UN warns of damage to Syria’s children
Report says psychological effects of horrific experiences can be far-reaching
A displaced Syrian child in a makeshift camp for refugees only miles from the Syrian border in Majdal Anjar, Lebanon. “If we do not act quickly, a generation of innocents will become lasting casualties of an appalling war,” the UNHCR report said. Photograph: Spencer Platt/Getty Images
Half of all refugees from the civil war in Syria are children and of those, three quarters are under the age of 12, according to the latest report from the United Nations High Commission for Refugees (UNHCR).
In its latest analysis of the spillover effect of the war, the agency says the conflict risks creating a generation of damaged children, some 300,000 of whom may be without education by the end of this year.
The report, The Future of Syria – refugee children in crisis, was published yesterday under the names of Antonio Guterres, the UN’s high commissioner for refugees, and Angelina Jolie, UNHCR special envoy. It is based on research carried out between July and last month.
Families torn apart
It says the war, which began in March and April 2011 as part of the so-called Arab Spring when protesters demanded the removal of the Baathist government of president Bashar al-Assad, whose family have ruled the middle east state since 1971, has torn apart Syrian families, with more than 3,700 refugee children now living in Jordan and Lebanon without one or both of their parents, or with no adult caregivers at all.
Mr Guterres said: “If we do not act quickly, a generation of innocents will become lasting casualties of an appalling war.”
The UNHCR report follows an estimate from the Oxford Research Group, a UK-based think-tank, which on Monday put the number of children killed in Syria at more than 11,000. Of those, it estimated that 128 were killed by chemical weapons in Ghouta, near Damascus, on August 21st, 2013.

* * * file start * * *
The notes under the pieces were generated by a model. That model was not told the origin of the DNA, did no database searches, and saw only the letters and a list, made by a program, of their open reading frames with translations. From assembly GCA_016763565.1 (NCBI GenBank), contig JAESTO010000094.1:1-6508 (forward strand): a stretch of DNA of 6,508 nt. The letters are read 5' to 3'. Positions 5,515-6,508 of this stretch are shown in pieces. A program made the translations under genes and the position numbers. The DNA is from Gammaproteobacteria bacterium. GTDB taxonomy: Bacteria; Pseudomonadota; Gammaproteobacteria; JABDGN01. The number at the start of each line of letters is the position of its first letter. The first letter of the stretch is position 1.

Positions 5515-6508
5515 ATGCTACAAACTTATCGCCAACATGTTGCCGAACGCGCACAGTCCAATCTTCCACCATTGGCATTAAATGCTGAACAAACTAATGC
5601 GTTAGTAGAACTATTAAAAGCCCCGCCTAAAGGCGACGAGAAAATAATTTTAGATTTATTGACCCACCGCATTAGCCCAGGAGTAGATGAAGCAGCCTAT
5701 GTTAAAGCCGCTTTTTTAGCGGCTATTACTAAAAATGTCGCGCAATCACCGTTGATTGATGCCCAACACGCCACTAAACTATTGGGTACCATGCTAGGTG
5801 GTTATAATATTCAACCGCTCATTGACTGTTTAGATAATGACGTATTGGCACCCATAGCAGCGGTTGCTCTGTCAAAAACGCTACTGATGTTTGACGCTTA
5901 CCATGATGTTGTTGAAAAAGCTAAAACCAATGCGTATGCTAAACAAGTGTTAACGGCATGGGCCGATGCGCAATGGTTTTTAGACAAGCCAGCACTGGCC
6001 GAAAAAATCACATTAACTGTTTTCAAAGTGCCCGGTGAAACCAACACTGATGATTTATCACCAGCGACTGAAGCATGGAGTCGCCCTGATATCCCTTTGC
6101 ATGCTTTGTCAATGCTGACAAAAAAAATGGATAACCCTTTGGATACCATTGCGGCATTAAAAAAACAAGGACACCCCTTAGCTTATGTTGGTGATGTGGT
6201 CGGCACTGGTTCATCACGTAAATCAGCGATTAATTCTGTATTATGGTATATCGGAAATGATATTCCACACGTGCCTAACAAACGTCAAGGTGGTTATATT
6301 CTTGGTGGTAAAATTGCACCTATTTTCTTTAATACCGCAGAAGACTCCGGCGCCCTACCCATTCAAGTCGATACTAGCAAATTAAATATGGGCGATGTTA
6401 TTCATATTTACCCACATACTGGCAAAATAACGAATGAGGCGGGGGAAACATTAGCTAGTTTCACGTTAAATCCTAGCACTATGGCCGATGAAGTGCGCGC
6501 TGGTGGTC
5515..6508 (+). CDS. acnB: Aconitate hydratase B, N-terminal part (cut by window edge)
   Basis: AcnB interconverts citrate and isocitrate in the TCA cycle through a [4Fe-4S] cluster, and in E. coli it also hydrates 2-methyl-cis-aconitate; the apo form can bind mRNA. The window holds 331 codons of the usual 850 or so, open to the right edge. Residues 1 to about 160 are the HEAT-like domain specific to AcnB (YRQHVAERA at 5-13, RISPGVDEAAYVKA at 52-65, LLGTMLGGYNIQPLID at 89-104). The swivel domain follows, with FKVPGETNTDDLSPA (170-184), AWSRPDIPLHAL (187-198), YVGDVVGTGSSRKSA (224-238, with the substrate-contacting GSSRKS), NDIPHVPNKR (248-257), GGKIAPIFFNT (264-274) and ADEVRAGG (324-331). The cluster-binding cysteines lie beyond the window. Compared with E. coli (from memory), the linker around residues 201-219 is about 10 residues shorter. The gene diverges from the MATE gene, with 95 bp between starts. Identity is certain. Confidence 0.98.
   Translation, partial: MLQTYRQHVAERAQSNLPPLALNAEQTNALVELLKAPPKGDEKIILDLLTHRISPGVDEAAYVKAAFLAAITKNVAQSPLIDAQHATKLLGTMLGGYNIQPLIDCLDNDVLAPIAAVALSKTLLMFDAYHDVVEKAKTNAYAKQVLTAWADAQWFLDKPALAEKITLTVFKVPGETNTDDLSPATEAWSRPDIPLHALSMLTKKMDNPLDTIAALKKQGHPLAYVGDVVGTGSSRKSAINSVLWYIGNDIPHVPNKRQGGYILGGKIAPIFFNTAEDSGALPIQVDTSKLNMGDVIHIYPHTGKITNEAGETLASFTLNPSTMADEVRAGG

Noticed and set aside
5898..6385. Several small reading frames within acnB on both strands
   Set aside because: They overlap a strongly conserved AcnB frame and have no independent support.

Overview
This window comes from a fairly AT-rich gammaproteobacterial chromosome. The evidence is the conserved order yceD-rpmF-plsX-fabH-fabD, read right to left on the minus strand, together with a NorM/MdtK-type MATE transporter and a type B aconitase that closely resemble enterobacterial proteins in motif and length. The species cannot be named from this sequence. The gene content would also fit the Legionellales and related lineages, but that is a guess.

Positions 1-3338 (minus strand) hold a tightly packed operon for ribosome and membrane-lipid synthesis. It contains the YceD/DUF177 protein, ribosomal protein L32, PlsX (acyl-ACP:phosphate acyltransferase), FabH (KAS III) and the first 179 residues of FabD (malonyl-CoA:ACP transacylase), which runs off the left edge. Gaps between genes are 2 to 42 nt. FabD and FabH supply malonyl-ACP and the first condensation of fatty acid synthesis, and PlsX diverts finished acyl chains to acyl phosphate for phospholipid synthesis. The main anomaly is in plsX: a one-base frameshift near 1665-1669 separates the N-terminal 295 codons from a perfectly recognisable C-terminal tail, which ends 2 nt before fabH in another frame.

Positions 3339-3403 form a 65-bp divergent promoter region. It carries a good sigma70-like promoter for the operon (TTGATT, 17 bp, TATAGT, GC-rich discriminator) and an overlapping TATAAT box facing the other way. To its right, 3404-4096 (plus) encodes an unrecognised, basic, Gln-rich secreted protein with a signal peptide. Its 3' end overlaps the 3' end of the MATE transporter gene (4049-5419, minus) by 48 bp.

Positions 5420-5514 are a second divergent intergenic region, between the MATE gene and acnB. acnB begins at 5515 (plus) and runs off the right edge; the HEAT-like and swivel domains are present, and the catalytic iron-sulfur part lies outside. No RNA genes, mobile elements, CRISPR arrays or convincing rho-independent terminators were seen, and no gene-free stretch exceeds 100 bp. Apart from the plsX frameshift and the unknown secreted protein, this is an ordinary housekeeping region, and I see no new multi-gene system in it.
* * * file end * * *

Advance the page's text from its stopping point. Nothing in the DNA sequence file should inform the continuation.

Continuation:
“By the end of September 2013, UNHCR had registered 2,440 unaccompanied or separated children in Lebanon and 1,320 in Jordan,” says the UN report. “In some cases the parents have died, been detained, or sent their children into exile alone out of fear for their safety.
UN agencies and partners help to find safe living arrangements for unaccompanied and separated children, reuniting them with their families or finding another family to look after them. Despite living in already crowded conditions, Syrian refugee families continue to open up their homes to relatives or even strangers.”
The report said the crisis had caused children “to suffer immensely, both physically and psychologically”. It said: “Children have been wounded or killed by sniper fire, rockets, missiles and falling debris. They have experienced first- hand conflict, destruction and violence. The psychological effects of such horrific experiences can be far-reaching, affecting their wellbeing, sleep, speech and social skills.”
Refugees were having a “dramatic impact” in Lebanon and Jordan, it said.
“Lebanon, with a population of a little more than four million, has received more than 800,000 Syrian refugees in two years. The economy, essential services and stability of the country are all suffering.”
Jordan, one of the most “water poor” nations in the world, with a population of a little over six million, is now home to more than 550,000 Syrian refugees. It is buckling under the pressure on its services, infrastructure and resources.
“While many Jordanians and Lebanese display kindness and generosity towards Syrian refugees, tensions between the communities – and even within refugee communities – have put refugee children at risk.”
Refugee children in both countries, some as young as seven, are also working long hours for little pay.
“While some girls are employed, notably in agriculture and domestic work, the majority of working children are boys. Sheer financial necessity is at the core of almost all cases of child labour. In some families, parents simply cannot find a job, do not earn enough to support the family, or are unable to work owing to physical, legal or cultural barriers. An enormous burden falls on working children’s shoulders. Some are mistreated in the workplace, are exposed to illicit activities, or come into conflict with the law.”
It said UN agencies, and non-governmental organisations, were working to “restore a sense of normalcy” to the lives of refugees.
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